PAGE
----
New Look in Sans Serif

The gothics received a further setback upon the introduction of Futura and Kabel. Even though cast in the serif was mold of their Bauhaus brethren, the older designs were ridiculed as being Victorian. The typesetter who dare to offer News Gothic when Futura was specified ran the risk of alienating a customer.

The primary reason for this rejection was that the gothics, being modeled upon standard roman letters, retains some of the familiar features of their forebears. There was a certain amount of contrasting strokes, and normal forms of lowercase a and g were maintained.

The Futura design was the very antithesis of the classical roman letter. A monotone, geometric form, pristine in its isolation from the norm, it represented everything that was apparently right for the age and was without question the exemplification of the New Typography. The esteem in which the type was held last into the 1950s, except for a slight falling out in the mid-thirties when the square serif types created a mild flurry.

Fifteen years ago, the gothics were revived, beginning with their extended versions, such as Venus extrabold extended. Almost immediately all of the forgotten styles were in great demand, and those foundries which had held on to their old matrices considered themselves most fortunate.

After several years of revivals, it became obvious that this was no ordinary fad. The typefounders became aware that mere revivals were no longer satisfactory. Thus began the creation of the “new” gothics in series containing up to 20 variations of weight and width.

Naturally enough, the avant-garde typographers—inspired by the Swiss school of design—were most enthusiastic at this turn of events. The tide rolled along unabated, until gothic types were sovereign as the types supposedly most expressive of our era.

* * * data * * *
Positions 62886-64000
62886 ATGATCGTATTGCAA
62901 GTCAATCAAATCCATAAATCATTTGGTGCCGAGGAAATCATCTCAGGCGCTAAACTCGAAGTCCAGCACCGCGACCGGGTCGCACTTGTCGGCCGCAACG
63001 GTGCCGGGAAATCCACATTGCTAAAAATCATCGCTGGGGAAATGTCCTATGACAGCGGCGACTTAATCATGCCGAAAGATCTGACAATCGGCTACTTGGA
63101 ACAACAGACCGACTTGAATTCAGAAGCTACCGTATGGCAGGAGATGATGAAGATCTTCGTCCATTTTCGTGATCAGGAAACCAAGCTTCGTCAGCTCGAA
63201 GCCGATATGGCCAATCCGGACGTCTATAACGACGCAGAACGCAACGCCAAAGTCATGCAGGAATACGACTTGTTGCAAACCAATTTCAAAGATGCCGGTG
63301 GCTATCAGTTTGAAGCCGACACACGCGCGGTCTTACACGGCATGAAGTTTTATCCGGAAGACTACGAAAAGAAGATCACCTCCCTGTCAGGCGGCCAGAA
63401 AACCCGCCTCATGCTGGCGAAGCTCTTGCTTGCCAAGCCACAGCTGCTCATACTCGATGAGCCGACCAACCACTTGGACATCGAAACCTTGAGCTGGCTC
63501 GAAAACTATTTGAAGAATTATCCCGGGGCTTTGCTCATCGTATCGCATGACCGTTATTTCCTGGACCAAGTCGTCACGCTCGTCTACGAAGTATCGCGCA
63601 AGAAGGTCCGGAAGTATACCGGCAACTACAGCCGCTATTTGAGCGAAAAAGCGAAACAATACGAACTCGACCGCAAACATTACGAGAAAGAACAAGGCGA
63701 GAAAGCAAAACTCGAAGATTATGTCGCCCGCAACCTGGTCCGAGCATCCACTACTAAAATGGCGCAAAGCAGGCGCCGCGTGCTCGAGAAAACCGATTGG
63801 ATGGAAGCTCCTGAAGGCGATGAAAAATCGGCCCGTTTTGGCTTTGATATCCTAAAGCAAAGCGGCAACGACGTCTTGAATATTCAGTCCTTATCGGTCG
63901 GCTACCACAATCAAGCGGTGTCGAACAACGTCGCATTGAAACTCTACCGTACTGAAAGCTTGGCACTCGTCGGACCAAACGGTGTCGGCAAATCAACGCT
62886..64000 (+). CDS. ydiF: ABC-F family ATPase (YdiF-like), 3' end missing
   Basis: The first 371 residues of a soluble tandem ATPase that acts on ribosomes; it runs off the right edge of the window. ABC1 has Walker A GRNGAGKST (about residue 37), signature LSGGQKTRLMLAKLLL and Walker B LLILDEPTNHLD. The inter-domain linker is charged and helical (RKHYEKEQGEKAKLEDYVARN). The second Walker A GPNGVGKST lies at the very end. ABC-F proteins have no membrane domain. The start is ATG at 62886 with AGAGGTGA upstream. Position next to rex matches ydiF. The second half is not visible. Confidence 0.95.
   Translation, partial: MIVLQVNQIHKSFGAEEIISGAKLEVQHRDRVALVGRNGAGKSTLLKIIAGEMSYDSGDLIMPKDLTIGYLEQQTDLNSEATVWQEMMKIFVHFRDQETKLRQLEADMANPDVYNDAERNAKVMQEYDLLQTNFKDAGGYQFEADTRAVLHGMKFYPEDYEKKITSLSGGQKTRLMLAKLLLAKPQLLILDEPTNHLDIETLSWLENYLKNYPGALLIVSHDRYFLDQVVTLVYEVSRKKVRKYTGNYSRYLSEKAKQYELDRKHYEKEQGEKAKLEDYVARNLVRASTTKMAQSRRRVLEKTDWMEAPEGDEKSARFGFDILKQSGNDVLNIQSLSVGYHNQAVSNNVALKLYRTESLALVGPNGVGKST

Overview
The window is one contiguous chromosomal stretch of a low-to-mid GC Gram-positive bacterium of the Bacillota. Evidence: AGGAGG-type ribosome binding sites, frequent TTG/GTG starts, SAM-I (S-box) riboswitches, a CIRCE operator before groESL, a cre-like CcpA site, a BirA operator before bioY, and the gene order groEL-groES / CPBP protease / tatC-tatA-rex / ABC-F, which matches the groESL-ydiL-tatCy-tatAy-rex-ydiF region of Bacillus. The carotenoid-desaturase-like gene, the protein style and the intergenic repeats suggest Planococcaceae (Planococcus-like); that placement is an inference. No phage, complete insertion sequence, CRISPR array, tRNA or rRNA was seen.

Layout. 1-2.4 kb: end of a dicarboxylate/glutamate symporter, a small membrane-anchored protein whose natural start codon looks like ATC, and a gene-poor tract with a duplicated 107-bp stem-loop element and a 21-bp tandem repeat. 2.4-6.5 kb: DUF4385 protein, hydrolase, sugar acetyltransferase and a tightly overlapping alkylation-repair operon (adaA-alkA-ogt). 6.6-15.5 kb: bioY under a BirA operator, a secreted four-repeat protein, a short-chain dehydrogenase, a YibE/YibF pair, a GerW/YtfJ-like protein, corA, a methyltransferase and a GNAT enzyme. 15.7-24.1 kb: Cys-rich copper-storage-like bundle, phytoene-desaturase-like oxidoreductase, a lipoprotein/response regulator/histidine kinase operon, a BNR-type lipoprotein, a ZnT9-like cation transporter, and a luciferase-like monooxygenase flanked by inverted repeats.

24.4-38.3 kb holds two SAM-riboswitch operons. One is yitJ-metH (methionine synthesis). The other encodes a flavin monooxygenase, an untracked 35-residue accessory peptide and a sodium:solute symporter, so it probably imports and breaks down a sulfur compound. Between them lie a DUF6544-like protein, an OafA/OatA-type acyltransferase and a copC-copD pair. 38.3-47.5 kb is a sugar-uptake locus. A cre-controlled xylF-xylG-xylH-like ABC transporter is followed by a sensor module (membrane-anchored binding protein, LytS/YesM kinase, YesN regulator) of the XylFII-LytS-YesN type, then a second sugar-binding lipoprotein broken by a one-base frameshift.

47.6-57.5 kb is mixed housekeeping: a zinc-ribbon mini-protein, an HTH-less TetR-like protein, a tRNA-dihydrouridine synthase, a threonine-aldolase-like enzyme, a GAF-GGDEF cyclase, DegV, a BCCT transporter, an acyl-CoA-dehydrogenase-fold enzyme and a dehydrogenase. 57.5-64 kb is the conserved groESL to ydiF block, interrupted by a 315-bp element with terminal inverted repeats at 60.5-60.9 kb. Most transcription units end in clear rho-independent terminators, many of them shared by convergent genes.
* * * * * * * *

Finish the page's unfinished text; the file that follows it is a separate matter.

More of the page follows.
Gothic and Antique-Gothic

During this period there have been a few blips on the screen which represent a slight throwback. The types of Hermann Zapf are most representative of this retrogression from the true faith. Optima, Melior, and Palatino have had their moments in the sun, along with Times Roman. Fred Goudy would be amused to know that Goudy Bold has maintained a consistent popularity with distillers.

But by and large, the gothics (or Grotesques, as the Europeans call them) have been in the ascendancy. Every typesetter’s specimen book is expressive of their infinite variety.

Perhaps the turning point is approaching. The obvious lack of variety is beginning to pall. The first tentative steps to at least a personal rejection of the homogeneity of the gothics is taking place, but the typographers seem to be trending cautiously. They turned to Futura, and old love, but they also experiment with Kabel. It is still a sans serif, but many of its unique characters are a reminder of its relationship to roman. Could it be that we might look forward to a slackening of the enthusiasm for the sterile gothics that make every message look alike and seeing a resurgence of roman types once again.

This article first appeared in the “Typographically Speaking” column of the November 1967 issue of Printing Impressions.